Tuesday, November 11, 2014

A whisper of gossamer on the Charles Bridge

gos·sa·mer [gos-uh-mer] 


a fine, filmy cobweb seen on grass or bushes or floating in the air in calm weather, especially in autumn.
a thread or a web of this substance.
an extremely delicate variety of gauze, used especially for veils.
any thin, light fabric.
something extremely light, flimsy, or delicate.
a thin, waterproof outer garment, especially for women.

Origin: 1275–1325; Middle English gosesomer (see goose, summer1); possibly first used as name for late, mild autumn, a time when goose was a favorite dish (compare German Gänsemonat November), then transferred to the cobwebs frequent at that time of year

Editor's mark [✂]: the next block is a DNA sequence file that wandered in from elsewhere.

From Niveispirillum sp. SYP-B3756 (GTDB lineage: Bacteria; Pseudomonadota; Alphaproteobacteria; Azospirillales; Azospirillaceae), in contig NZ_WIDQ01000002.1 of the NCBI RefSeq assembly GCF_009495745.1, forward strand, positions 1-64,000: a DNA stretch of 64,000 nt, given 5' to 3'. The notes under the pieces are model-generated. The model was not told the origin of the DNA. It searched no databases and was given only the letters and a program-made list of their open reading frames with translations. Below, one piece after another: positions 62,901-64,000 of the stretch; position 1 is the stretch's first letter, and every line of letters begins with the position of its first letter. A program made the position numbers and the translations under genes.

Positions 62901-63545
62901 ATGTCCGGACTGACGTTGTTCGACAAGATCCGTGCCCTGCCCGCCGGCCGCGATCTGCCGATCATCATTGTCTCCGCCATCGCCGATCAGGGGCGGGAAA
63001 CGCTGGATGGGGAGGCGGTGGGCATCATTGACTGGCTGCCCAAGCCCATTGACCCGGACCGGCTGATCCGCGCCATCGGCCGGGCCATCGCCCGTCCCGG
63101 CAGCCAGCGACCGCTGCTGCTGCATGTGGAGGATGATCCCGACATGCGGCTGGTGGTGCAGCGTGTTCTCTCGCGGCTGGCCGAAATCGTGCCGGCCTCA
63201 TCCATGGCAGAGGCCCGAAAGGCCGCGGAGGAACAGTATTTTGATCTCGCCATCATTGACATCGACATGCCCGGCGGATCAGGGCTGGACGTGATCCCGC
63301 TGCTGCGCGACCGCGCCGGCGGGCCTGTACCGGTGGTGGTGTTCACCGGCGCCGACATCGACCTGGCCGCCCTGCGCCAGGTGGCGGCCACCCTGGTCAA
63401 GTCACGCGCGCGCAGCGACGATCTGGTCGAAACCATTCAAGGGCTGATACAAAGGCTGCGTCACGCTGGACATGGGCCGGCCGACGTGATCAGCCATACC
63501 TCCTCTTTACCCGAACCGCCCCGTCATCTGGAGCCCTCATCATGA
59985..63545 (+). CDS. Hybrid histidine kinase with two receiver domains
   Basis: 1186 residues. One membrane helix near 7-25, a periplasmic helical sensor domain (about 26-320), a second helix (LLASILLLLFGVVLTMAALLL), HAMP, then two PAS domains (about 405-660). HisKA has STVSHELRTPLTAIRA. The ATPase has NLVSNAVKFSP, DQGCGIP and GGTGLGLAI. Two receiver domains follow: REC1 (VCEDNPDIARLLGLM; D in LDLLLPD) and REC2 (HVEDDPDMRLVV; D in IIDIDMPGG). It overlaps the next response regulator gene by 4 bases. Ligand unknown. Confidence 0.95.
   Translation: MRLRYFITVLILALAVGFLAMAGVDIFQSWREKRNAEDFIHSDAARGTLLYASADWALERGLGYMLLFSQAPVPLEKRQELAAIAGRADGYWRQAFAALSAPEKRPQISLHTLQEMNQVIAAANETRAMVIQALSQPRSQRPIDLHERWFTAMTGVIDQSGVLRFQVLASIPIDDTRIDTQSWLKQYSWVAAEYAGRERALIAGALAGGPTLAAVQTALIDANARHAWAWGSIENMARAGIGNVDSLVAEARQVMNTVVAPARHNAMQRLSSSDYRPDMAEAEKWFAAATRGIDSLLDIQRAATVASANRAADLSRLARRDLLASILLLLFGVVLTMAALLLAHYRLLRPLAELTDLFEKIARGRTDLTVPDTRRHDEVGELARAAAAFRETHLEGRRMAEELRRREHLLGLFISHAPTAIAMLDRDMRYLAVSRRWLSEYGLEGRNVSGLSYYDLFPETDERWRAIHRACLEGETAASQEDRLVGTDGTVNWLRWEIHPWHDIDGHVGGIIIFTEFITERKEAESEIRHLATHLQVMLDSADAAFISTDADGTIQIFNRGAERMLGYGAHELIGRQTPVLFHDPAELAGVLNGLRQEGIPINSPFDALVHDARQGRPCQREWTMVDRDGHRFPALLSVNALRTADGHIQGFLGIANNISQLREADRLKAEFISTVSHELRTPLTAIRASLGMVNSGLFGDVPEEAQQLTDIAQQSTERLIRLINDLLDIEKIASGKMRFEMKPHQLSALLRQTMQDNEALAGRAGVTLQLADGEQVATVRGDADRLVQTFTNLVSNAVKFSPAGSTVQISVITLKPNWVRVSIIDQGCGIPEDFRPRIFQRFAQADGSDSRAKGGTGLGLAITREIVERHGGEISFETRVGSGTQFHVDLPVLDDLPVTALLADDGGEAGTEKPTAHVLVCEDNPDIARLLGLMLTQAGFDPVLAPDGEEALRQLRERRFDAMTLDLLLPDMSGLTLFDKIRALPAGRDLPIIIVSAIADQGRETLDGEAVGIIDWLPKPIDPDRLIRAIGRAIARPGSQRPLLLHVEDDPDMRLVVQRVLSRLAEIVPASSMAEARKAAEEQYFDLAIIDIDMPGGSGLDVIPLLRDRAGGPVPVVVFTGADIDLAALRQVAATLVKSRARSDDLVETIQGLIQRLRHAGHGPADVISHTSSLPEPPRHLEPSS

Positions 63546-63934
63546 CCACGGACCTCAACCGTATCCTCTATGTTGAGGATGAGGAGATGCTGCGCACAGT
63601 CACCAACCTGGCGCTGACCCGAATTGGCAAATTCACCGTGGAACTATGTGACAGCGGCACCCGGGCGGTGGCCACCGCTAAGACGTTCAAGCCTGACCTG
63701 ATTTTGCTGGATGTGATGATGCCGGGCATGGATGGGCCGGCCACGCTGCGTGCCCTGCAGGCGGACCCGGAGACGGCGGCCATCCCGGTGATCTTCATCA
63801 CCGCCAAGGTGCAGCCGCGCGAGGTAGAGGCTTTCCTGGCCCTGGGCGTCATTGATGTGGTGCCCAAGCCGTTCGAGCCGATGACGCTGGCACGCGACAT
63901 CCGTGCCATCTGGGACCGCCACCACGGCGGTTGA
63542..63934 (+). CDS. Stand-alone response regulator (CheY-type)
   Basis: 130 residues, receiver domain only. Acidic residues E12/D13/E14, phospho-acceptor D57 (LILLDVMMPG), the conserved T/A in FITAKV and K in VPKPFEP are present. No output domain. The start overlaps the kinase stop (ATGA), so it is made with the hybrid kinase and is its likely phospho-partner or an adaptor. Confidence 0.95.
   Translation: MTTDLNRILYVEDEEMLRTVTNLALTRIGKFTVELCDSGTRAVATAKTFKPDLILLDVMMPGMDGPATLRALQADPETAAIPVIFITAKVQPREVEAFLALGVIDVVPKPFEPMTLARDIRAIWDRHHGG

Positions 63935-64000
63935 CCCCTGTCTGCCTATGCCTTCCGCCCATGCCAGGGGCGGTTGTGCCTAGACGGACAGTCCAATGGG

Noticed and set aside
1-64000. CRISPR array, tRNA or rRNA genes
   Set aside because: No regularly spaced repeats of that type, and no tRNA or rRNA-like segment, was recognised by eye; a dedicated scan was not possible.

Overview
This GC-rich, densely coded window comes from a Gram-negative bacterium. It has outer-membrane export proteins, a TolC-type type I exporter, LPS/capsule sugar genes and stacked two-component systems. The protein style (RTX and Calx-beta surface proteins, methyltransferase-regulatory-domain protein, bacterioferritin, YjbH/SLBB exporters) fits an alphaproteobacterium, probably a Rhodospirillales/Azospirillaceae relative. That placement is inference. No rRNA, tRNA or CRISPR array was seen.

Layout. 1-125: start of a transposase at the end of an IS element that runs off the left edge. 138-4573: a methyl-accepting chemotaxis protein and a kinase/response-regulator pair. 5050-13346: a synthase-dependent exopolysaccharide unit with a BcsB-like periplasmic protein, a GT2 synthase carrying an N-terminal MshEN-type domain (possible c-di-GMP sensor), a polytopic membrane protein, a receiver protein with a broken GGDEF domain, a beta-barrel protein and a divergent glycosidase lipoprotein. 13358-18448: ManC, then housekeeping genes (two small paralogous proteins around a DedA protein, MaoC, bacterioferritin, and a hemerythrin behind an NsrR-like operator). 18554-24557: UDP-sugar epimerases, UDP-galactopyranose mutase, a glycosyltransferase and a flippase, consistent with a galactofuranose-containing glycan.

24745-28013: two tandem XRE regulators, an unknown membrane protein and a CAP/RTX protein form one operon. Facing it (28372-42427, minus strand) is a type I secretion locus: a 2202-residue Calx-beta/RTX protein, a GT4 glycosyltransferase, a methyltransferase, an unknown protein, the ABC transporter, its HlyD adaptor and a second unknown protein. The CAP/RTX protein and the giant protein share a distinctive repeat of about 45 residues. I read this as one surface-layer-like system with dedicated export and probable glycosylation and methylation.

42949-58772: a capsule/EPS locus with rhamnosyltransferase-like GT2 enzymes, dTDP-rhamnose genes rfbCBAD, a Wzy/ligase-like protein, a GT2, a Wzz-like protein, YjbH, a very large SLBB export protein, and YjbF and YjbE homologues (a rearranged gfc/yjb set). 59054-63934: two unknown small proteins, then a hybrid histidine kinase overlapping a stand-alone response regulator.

Mine is a world of words. I live in and through and around them.

Gossamer. My word of the day.

I took the photo yesterday on the Charles Bridge... the bridge of all bridges.

"The dew rose and turned to golden mist, thin as a dream, enveloping them until they seemed gossamer relics of the late night, infinitely transient and already fading." -- F. Scott Fitzgerald, "The Offshore Pirate," Flappers and Philosophers, 1920 

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